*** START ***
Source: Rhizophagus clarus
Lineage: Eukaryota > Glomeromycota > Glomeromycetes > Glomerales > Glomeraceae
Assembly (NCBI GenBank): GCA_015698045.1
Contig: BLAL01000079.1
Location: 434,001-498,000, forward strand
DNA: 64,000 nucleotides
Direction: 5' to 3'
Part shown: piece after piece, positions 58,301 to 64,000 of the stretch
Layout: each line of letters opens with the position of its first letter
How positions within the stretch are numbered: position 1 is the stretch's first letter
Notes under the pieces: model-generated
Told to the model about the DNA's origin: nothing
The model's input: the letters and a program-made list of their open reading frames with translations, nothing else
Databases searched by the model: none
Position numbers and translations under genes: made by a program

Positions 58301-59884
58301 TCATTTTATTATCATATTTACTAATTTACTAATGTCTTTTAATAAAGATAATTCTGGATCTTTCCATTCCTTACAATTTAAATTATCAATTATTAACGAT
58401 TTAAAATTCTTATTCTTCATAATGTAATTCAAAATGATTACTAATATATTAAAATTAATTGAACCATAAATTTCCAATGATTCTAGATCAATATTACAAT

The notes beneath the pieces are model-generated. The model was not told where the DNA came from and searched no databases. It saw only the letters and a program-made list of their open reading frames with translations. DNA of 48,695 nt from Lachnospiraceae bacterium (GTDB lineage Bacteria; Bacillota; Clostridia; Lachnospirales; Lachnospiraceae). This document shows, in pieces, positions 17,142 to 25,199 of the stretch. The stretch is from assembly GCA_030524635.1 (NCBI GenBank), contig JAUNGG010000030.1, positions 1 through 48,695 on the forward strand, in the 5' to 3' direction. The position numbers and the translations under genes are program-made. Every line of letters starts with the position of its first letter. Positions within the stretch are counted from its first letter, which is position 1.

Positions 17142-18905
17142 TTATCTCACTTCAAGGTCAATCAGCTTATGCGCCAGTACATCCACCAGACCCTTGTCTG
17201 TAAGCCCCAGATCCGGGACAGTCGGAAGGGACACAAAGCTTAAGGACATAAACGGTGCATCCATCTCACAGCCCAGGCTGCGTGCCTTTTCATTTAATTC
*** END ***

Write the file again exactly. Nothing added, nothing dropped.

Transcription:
Source: Rhizophagus clarus
Lineage: Eukaryota > Glomeromycota > Glomeromycetes > Glomerales > Glomeraceae
Assembly (NCBI GenBank): GCA_015698045.1
Contig: BLAL01000079.1
Location: 434,001-498,000, forward strand
DNA: 64,000 nucleotides
Direction: 5' to 3'
Part shown: piece after piece, positions 58,301 to 64,000 of the stretch
Layout: each line of letters opens with the position of its first letter
How positions within the stretch are numbered: position 1 is the stretch's first letter
Notes under the pieces: model-generated
Told to the model about the DNA's origin: nothing
The model's input: the letters and a program-made list of their open reading frames with translations, nothing else
Databases searched by the model: none
Position numbers and translations under genes: made by a program

Positions 58301-59884
58301 TCATTTTATTATCATATTTACTAATTTACTAATGTCTTTTAATAAAGATAATTCTGGATCTTTCCATTCCTTACAATTTAAATTATCAATTATTAACGAT
58401 TTAAAATTCTTATTCTTCATAATGTAATTCAAAATGATTACTAATATATTAAAATTAATTGAACCATAAATTTCCAATGATTCTAGATCAATATTACAAT

The notes beneath the pieces are model-generated. The model was not told where the DNA came from and searched no databases. It saw only the letters and a program-made list of their open reading frames with translations. DNA of 48,695 nt from Lachnospiraceae bacterium (GTDB lineage Bacteria; Bacillota; Clostridia; Lachnospirales; Lachnospiraceae). This document shows, in pieces, positions 17,142 to 25,199 of the stretch. The stretch is from assembly GCA_030524635.1 (NCBI GenBank), contig JAUNGG010000030.1, positions 1 through 48,695 on the forward strand, in the 5' to 3' direction. The position numbers and the translations under genes are program-made. Every line of letters starts with the position of its first letter. Positions within the stretch are counted from its first letter, which is position 1.

Positions 17142-18905
17142 TTATCTCACTTCAAGGTCAATCAGCTTATGCGCCAGTACATCCACCAGACCCTTGTCTG
17201 TAAGCCCCAGATCCGGGACAGTCGGAAGGGACACAAAGCTTAAGGACATAAACGGTGCATCCATCTCACAGCCCAGGCTGCGTGCCTTTTCATTTAATTC